Broad Beach Sand Replenishment on Shaky Ground

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The Broad Beach restoration plan, officially known as a “beach nourishment project,” is designed to replace sand after a dramatic shrinking of the beach due to erosion since 2008. The beach will then be opened back up for public access.

A few months after receiving final California Coastal Commission (CCC) approval of a project that would bring 600,000 cubic yards of sand to Malibu’s decimated Broad Beach, trouble is brewing in Ventura County over how to get the sand from point A to point B without ruffling too many feathers.

The plan, officially known as a “beach nourishment project,” is designed to replace sand after a dramatic shrinking of the beach due to erosion since 2008. The beach will then be opened back up for public access.

The issues began when the City of Fillmore caught wind of the plan to move the sand — an estimated 43,000 truck trips over the course of the first stage in the project, or 420 trips per day — on Highway 126 from the City of Moorpark through Fillmore.

The Broad Beach Geological Hazard Abatement District (GHAD), a group made up of 121 Malibu property owners, has committed $31 million to the project that earned CCC approval in a narrow 7-5 vote back in October. Part of that approval involves specifics including the sand’s origin and its size, texture and shape. The agreement with Moorpark apparently did not involve input from Fillmore officials.

Fillmore’s reaction? “Nope.”

“The real issue for us [is] not the fact that they need to have sand, it’s the fact that the Broad Beach group put together a plan that said, ‘No trucks through Moorpark,’ — essentially all trucks through Fillmore,” Fillmore City Manager Dave Rowlands told The Malibu Times. Rowlands said Fillmore is working with the Broad Beach GHAD to find potential alternatives.

“We’re working to assist them in finding alternative sand locations, to get them sand for their project. We’re also trying to work with them in terms of truck rounds, so we can minimize the impact, not only in our city, but in other cities in Ventura County,” Rowlands said.

But Fillmore is also preparing a legal case should these negotiations fall through.

During closed session at its Feb. 23 city council meeting, Fillmore City Council authorized its city attorney to work with Ventura County Counsel “if need be” to sue Moorpark, Rowlands said. 

The Ventura County Board of Supervisors voted in closed session earlier in February to authorize the County Counsel’s Office to sue the City of Moorpark if it went through with the deal.

Both Moorpark and Fillmore are in the Fourth Supervisory District in Ventura County, under Supervisor Peter Foy. Foy did not attend the meeting where supervisors decided to threaten legal action against Moorpark, according to his Chief of Staff, Brian Miller.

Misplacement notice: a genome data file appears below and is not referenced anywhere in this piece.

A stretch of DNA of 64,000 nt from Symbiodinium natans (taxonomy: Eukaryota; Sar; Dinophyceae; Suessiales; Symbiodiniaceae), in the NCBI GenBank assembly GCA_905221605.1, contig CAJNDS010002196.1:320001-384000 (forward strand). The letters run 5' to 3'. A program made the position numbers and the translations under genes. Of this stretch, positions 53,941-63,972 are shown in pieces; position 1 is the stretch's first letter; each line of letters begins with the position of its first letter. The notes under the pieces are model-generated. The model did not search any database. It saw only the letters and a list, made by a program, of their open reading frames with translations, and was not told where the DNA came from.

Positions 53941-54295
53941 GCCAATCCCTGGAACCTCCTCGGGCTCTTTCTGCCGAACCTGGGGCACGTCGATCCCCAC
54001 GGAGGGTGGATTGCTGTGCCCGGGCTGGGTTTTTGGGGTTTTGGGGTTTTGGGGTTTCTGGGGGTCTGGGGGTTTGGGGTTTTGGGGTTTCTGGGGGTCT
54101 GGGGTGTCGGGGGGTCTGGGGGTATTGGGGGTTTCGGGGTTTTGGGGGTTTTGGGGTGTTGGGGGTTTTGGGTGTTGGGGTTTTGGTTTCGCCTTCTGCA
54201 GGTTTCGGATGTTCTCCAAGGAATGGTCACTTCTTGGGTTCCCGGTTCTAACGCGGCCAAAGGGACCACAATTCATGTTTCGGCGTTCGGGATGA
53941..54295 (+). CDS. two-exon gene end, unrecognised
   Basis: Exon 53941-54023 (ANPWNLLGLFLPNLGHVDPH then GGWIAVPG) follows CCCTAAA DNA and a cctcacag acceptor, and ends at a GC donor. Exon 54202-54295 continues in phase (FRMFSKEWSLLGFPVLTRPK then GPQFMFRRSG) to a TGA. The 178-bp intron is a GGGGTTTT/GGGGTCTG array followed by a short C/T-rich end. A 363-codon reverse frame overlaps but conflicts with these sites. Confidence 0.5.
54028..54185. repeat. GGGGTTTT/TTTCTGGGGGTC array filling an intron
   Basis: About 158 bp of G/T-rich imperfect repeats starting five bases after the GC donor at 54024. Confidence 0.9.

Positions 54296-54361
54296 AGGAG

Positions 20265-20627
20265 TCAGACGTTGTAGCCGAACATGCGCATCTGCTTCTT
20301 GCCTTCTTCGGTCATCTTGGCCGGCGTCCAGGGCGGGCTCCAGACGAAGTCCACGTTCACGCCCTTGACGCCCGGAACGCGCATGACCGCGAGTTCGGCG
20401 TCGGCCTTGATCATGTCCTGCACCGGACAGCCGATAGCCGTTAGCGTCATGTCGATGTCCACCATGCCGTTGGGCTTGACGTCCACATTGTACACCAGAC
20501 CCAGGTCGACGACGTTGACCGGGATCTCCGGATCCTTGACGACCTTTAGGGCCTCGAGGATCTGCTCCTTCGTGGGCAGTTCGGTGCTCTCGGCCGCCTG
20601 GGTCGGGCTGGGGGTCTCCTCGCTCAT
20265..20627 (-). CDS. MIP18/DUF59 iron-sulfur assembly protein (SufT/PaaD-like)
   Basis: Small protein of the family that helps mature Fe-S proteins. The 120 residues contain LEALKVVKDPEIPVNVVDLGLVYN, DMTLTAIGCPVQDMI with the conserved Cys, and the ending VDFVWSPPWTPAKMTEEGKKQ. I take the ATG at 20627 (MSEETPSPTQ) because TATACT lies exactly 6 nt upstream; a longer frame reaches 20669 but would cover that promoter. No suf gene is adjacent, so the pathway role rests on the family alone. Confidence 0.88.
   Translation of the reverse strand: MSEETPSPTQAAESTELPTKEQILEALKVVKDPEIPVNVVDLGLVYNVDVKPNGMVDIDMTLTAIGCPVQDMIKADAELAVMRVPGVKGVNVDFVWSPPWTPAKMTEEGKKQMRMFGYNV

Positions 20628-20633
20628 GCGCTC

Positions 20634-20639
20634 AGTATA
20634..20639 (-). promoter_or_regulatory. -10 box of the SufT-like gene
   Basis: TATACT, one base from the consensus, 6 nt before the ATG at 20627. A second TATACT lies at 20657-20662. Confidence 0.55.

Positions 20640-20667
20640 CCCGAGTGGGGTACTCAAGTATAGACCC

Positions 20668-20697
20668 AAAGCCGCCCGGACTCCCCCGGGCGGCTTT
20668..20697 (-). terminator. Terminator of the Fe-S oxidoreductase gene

“My boss, Peter Foy, was not at the meeting when they voted in closed session, and his belief is when one municipal agency is suing another, it’s taxpayers against taxpayers and no one wins,” Miller said during a phone interview with The Malibu Times. “We really need to sit down and find a resolution to this, so that’s his hope anyways.”

Broad Beach GHAD attorney Ken Ehrlich said his group is working hard to either settle the dispute or come up with alternatives, having already compiled a list of possible sources since the project began looking in 2010.

“We’re working hard, number one, to try to work behind the scenes with all the stakeholders to try to see if there’s a resolution we can come to with the truck routes,” Ehrlich said. “We want there to be peace.”

It remains to be seen whether Fillmore and Moorpark will settle their differences in our out of court, or whether the Broad Beach GHAD will have to look elsewhere for a viable sand source, but Rowlands did say it seems unlikely a monetary settlement would make the problem go away.

“[When we’re looking at] 60 or 70,000 trips, I’m not sure how offsetting could justify that,” Rowlands said.

If no resolution can be found, Ehrlich said alternatives are in the works.

“Number two, with equal vigor and equal diligence, we are working to pursue other sand sources, some of which we knew of before this agreement,” Ehrlich said.

One of those sources, Miller said, may be sand that was dredged from the Calleguas Creek in Camarillo. The sand is owned by Tom Staben, who was not available to speak by the time The Malibu Times went to print.

Ehrlich confirmed the Camarillo sand has been considered, but is not the primary source.

“Mr. Staben … has not been able to confirm through empirical testing whether he can actually meet [the CCC] specification,” Ehrlich said. “It’s not something we’re actively pursuing. The ball is in Mr. Staben’s court; we’re looking at other options.”

What those options are, Ehrlich did not specify.

“There are three or four other alternative sources that don’t entail Moorpark or Fillmore that we’re pursuing right now, but until they’re real and no longer speculative, we just aren’t going to talk about them,” Ehrlich said. 

As for the timeline of the project, Ehrlich said he felt confident it would stay on track for fall or early winter 2016.

Moorpark City Manager Steven Kueny did not respond to requests for an interview by the time The Malibu Times went to print.